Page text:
SPI narrowly escapes government bounty hunters
At least 150 families in Plumas County are probably breathing a sigh of relief right now. They are the people whose livelihood depends on a paycheck from the Sierra Pacific Industries lumber mill in Quincy.
Sierra Pacific agreed to a settlement with the federal government last week that could cost the company more than $122 million in cash and land for its role in the 2007 Moonlight Fire. The fire burned 65,000 acres, including 45,000 acres in the Plumas and Lassen national forests.
The government was seeking more than $700 million in damages from SPI. It was a dollar figure that SPI officials said would have amounted to a financial death penalty for their company.
Would the family-owned business, ranked in the upper half of the Forbes Fortune 500 list of private companies, have filed bankruptcy in the face of a $700 million bill? Maybe not. Would it look to move its operations outside of over-regulated California? Perhaps. We certainly hope it doesn’t but we couldn’t blame the company if it did.
We feel that the government’s request for $700 million in damages was an outrageous amount. It was about eight times more than the timber was worth before it burned. Even if you consider the “ecosystem” value of the land, the $700 million price tag was excessive. It was nearly seven times more than the second-largest forest fire settlement in U.S. history, the 2000 Storrie Fire. And “ecosystem” damage was factored into that settlement.
Sierra Pacific still insists it had no role in the fire. Its attorneys were chomping at the bit to prove it in court. But a judge’s ruling that SPI could have been found liable even if it didn’t start the fire left the company with no alternative other than to accept the settlement.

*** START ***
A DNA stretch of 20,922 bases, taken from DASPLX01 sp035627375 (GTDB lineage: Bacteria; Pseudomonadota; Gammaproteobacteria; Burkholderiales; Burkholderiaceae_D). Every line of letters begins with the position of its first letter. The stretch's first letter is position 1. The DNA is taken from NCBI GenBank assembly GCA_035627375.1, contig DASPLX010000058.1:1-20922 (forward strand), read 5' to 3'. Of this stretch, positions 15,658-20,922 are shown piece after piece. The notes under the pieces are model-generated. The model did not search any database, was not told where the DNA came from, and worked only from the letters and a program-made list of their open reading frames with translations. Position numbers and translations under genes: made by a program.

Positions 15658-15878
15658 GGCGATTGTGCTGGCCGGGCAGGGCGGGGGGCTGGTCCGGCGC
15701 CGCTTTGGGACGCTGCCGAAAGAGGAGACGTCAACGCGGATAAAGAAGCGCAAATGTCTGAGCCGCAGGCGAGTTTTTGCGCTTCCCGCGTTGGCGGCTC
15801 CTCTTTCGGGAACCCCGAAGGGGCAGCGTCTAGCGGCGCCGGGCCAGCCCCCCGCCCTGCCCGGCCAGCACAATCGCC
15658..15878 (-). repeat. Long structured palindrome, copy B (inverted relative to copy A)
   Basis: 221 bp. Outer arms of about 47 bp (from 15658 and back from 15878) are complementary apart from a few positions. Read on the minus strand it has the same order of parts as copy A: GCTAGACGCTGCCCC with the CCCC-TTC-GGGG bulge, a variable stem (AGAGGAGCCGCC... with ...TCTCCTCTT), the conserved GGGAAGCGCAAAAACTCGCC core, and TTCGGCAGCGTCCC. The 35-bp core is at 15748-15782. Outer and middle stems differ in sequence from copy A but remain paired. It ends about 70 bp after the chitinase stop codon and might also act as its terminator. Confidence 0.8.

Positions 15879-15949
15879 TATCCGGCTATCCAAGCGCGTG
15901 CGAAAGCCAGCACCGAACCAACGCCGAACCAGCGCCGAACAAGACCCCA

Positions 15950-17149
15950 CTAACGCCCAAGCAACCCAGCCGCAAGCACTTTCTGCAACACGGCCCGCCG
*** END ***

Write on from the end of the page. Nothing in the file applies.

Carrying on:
The company said the settlement — which represented a fraction of what the government was seeking — proved that it had a good case.
Sierra Pacific said it was named as a defendant in the case just two days after the two-week fire started — long before any investigation was conducted to find the cause of the fire. SPI said the government had a “bounty hunter” mentality — choosing to go after Sierra Pacific because it had the deepest pockets.
Sierra Pacific attorney William Warne said it was only because of the company’s deep pockets that it was able to stand up to the federal government’s legal barrage. “Thankfully, I was representing a client that was able to vigorously defend itself,” Warne said. “We think there is a bounty hunter mentality presently threatening the jobs of thousands of California residents, and the financial security of thousands of California property owners.”
Sierra Pacific’s director of corporate affairs, Mark Pawlicki, said the federal government exploited ambiguities in California law on fire damages. “Current law is being misused in an effort to ignore the actual value of property,” he said.
Sierra Pacific said it has proof that it didn’t start the Moonlight Fire. And the company said it is looking forward to trying the case in state court, where stakes aren’t quite as high. CalFire is looking to recover about $8 million to pay for its costs of fighting the fire.
“Oftentimes, when a case is settled that is the end of the story,” Warne said. “But that is not the case in this situation.”
If a civil court jury decides that Sierra Pacific wasn’t responsible for the fire, what happens next? Will the federal government refund any or all of the settlement? We’d like to think it would but we know it won’t.